In part 2 of our our blog post on vapor cleaning and surface roughness, we compare corrosion rate of coated surfaces, with interesting results.
Will Surface Roughness Change Corrosion Resistance of Coated Surfaces
In part one of our blog post we discussed the impact of vapor stripping on aluminum, stainless steel, and other surfaces. The vapor stripping process is not part of our surface preparation process for any material but may be an option if customers elect to use a more aggressive surface preparation when a non alkaline cleaner is needed, or if a change in the part surface or surface morphology is needed.
In this blog post we compare the corrosion resistance of a coated vapor stripped surface and a coated mirror polished surface. We'll learn if a vapor cleaned or stripped surface changes the corrosion resistance of the part.
In this blog post you will learn:
In part one of our blog post, we investigated the impact of vapor cleaning primarily on two metals, i.e. aluminum 6061 alloy (6061-Al) and stainless-steel 316 alloy (316-SS). 6061-Al was chosen because it is the most commonly used general purpose aluminum alloy and represents the majority of the aluminum parts SilcoTek® encounters. 316-SS serves as a reference metal that is mechanically harder than aluminum and represents one of the most common substrate materials processed by SilcoTek. A variety of starting surface finishes ranging from mirror polish to mill finish were evaluated. Go to our previous blog post to read more about the surface evaluation.
Vapor cleaning, or vapor stripping, is a technology that uses a mixture of abrasive particles and pressurized water to clean, strip, and finish a surface. It is essentially a wet and gentler version of “blasting” that removes less material and creates a smoother surface finish than traditional dry blasting methods. SilcoTek does not utilize this method in our process but customers may use this or similar surface preparation methods as part of their process. More information about the technology can be found on this website.
Surface Roughness Comparison
Surface roughness and depth profile before and after vapor cleaning were measured using a Zygo Nexview 3D optical surface profiler. High magnification surface images were taken with a Thermo Fisher Scientific Apreo S Scanning Electron Microscope (SEM). The SilcoTek R&D Team would like to thank and acknowledge the Materials Characterization Lab at Penn State University for granting access to these instruments and for providing technical support.
The surface images below compare aluminum and stainless steel mirror polished surfaces before and after stripping. The vapor stripped surface for both materials show a consistent increase in surface roughness with roughness on the scale of 0.5 ~ 1 µm. A smoother starting surface results in slightly smoother end finish, and stainless-steel surfaces generate slightly smoother end finishes than corresponding aluminum surfaces with similar starting roughness, but overall roughness is similar as can be seen in figures 1 and 2 below.
Figure 1: Surface comparison before and after vapor cleaning for a mirror polished aluminum sample.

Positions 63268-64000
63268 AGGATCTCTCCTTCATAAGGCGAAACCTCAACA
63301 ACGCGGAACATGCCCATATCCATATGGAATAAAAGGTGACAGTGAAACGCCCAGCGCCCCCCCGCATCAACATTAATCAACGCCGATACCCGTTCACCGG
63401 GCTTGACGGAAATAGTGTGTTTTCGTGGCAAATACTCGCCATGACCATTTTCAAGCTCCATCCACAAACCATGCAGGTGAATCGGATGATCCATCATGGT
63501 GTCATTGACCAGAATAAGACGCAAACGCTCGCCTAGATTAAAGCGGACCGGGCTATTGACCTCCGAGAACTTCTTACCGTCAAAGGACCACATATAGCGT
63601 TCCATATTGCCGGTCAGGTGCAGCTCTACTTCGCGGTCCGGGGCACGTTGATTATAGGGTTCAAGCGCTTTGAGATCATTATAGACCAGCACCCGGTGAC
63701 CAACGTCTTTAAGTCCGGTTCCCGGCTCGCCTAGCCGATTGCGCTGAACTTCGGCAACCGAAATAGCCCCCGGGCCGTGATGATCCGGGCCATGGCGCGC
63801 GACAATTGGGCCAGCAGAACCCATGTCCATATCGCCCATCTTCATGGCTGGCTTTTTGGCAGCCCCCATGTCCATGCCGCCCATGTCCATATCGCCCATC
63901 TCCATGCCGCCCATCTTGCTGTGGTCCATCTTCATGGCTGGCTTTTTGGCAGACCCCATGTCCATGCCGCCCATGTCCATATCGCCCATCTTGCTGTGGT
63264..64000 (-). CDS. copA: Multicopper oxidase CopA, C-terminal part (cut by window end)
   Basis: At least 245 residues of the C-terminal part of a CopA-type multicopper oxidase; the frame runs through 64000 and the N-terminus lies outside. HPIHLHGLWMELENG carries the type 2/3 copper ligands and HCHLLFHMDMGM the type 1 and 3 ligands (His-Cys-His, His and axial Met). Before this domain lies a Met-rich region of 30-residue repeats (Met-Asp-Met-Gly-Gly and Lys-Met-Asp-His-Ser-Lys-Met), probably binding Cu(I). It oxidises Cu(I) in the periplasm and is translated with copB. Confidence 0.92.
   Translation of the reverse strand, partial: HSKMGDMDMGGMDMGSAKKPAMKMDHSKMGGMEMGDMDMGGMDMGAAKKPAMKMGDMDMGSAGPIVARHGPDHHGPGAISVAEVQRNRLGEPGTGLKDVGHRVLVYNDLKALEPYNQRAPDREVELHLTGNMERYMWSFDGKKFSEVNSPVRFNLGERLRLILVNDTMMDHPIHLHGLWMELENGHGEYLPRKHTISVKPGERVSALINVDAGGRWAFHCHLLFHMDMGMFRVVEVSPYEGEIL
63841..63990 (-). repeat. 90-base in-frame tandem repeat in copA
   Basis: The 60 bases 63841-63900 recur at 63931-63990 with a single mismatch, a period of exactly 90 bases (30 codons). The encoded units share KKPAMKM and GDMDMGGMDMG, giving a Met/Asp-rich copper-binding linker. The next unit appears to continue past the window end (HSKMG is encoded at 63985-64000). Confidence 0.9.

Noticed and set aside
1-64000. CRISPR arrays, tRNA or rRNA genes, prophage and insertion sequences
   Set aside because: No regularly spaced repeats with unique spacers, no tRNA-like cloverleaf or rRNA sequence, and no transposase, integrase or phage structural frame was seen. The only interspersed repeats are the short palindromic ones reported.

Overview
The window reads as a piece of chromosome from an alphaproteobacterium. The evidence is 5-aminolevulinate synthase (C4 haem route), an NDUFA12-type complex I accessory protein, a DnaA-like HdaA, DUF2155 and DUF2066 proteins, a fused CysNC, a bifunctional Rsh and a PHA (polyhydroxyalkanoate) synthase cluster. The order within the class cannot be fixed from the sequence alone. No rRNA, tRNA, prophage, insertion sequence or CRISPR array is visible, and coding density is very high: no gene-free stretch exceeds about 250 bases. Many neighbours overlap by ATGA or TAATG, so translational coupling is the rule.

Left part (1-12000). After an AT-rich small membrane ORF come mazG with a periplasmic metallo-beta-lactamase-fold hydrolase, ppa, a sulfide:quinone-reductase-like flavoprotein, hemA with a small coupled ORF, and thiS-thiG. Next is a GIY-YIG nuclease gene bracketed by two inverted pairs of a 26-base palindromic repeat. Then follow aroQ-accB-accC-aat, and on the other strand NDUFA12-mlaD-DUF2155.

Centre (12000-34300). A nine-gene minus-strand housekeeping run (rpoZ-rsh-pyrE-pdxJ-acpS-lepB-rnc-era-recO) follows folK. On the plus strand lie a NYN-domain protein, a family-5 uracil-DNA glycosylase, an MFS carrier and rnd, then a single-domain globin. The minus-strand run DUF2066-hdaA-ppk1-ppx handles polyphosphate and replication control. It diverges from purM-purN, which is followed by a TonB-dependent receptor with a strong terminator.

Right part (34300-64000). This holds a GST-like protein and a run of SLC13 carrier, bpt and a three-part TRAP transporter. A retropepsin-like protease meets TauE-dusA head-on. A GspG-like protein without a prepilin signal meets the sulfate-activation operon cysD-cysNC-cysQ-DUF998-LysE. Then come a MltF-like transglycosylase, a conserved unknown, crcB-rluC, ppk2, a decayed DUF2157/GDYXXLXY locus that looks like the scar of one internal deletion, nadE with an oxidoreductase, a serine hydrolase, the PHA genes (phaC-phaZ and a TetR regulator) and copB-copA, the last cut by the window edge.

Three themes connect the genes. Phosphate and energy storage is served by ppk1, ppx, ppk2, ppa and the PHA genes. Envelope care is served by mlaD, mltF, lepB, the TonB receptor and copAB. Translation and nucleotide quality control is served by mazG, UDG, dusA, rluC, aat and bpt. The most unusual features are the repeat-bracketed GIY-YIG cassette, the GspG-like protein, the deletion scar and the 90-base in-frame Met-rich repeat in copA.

Figure 2: Surface comparison before and after vapor cleaning for a mirror polished stainless steel sample.
Corrosion Resistance Comparison
Corrosion resistance of the aluminum and stainless steel samples was measured in 5% hydrochloric acid (HCl) solution using a linear polarization resistance scan. The corrosion rate values were calculated based on the corrosion current values measured during the scan. Figure 3 plots and compares the control mirror-polished samples and vapor stripped samples (all coated with Silcolloy®) on aluminum and stainless-steel coupons.
The measurements were taken after 20 minutes of exposure to hydrochloric acid (HCl) for aluminum, and 60 minutes of exposure for stainless steel. Coating on vapor stripped samples delivered comparable corrosion performance in HCl as the control samples.
Figure 3: Corrosion performance of the Silcolloy® coating is not significantly affected by vapor stripping, demonstrated by similar corrosion rates measured on control mirror-polished samples versus vapor stripped samples. Each group contains at least ten samples to gain a statistical spread.
The results above show a slight increase in the median corrosion resistance rate for vapor stripped vs. the control. But the overall range of the corrosion rate of the samples is comparable and within the pass fail criteria for the study. The increase in corrosion resistance is marginal and has minimal impact on performance.
Previous studies have shown some increase in the corrosion rate of rough surface coated parts vs. smooth surfaces. Read that comparison to learn more about how the corrosion rate is affected by rough surfaces. That study compared the corrosion rate of electropolished and standard mill-finished non electropolished surfaces, which represents a larger difference in surface roughness than what were compared in this current study. In addition, the chemical passivation effect from electropolishing further enhances the corrosion resistance of surfaces. These factors may explain why a more pronounced positive impact was observed from electropolishing, whereas little negative impact was measured from vapor stripping.
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